So, give us some examples from the business world about how people are unwilling to feel those hard feelings.
The whole conversation in and of itself is one. Here’s another. Somebody gives you feedback and you immediately get defensive, right? And you immediately explain and the defensiveness can be very subtle. You could just explain, “but here’s what you don’t understand.” And you explain, well, why? Well, because you don’t want to feel that you’ve done something wrong when you get feedback, you don’t want to feel misunderstood. You don’t want to feel those things.
Well, here’s the thing. If you’re going to lead, you will be misunderstood and you better become comfortable with the feeling of being misunderstood because if you have to control how everybody sees you, you probably can’t do anything public because people are going to misperceive you. And so, you have to be willing to feel that and you have to be willing to feel scared in order to do scary things. You’re going to have to speak in public. You’re going to have to take a stand. You’re going to have to make a decision. All of those things require that you feel something that might be very uncomfortable to you.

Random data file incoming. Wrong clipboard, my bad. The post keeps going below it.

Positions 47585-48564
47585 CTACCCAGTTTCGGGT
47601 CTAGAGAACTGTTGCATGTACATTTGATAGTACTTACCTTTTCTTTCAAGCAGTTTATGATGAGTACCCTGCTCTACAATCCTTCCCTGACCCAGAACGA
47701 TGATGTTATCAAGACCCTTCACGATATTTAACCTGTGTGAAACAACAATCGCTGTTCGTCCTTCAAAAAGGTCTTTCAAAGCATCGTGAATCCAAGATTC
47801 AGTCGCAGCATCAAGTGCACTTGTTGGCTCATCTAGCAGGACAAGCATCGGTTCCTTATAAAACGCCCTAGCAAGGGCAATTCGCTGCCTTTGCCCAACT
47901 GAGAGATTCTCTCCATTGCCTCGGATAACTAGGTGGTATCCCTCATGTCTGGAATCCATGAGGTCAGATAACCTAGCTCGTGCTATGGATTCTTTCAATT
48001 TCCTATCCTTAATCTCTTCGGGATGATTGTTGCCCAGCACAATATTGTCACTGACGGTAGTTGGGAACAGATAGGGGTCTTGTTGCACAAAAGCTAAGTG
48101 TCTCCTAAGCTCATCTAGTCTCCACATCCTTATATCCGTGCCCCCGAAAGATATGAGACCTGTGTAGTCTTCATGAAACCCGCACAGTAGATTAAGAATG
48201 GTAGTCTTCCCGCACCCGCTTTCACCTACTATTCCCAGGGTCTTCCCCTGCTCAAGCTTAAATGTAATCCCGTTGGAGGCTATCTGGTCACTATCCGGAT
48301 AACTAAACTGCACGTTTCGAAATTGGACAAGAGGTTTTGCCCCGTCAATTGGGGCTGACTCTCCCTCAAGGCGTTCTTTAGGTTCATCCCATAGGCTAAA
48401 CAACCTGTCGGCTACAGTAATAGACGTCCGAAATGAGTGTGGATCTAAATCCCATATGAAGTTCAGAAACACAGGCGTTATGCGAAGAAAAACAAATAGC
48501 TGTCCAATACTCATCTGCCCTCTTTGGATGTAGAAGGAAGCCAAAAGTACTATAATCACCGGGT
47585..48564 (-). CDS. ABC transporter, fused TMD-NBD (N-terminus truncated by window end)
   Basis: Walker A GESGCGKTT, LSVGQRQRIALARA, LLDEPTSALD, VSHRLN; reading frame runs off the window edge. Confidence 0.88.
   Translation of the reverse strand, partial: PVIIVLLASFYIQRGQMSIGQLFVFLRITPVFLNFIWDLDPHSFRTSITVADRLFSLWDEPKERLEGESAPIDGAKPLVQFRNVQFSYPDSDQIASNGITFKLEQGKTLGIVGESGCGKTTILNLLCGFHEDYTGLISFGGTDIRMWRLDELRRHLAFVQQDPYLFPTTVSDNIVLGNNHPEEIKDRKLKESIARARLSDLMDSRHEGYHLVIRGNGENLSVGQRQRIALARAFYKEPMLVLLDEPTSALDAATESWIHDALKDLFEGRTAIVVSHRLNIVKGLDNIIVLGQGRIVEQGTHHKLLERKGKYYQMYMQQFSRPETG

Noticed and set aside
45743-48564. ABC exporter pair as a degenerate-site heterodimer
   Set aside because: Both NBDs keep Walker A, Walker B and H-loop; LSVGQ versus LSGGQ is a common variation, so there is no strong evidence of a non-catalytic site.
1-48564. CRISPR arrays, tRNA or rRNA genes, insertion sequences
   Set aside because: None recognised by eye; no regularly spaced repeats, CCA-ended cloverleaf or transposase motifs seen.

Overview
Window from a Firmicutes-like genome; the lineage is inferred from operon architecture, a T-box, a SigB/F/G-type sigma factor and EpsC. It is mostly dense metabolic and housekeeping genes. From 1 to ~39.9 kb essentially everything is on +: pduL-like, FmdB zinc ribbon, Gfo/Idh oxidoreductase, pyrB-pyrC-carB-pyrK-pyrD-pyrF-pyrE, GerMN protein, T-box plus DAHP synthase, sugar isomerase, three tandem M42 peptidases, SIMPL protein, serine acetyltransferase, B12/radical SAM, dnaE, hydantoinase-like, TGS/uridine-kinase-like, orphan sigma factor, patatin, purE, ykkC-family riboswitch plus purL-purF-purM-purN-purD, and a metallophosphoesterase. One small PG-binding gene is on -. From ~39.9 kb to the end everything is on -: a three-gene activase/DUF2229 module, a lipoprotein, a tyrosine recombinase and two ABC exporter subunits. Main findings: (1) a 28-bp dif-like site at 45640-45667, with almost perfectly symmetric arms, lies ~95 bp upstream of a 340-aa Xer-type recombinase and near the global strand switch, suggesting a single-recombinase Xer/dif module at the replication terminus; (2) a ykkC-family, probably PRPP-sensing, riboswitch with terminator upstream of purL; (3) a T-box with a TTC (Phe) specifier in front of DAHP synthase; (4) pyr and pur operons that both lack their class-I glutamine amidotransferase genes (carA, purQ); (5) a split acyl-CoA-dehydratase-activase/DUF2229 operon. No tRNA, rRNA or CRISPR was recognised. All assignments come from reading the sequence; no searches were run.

So, it’s, like, I can’t imagine going through an hour in business or in an organization without feeling stuff, and if we’re protecting ourselves against feeling things, then we’ll probably do everything we can to make everybody around us happy and not anything else and that makes for very ineffective leadership and a very stressed out, burned out life.
When you’re talking about feeling these things, I feel two tensions in me. One is that you’re saying we need to feel them to be present, to be in the middle of that feeling and to really feel it deeply. And the other is to more observe the feeling, more as a bystander, to step back and see the bigger picture. What kind of tension does that bring up in how you want people to lead with emotional courage?
I think it’s both. I think observing it from the outside is detached a little bit and it might make it easier to experience the feeling without really actually fully feeling it but I think the goal isn’t to make those feelings go away. The goal is to recognize that they exist, to feel them, but to continue to act even in the face of them. So, that’s sort of ultimately the goal and I think you have to both feel it and be able to step above it to some degree in order to do that.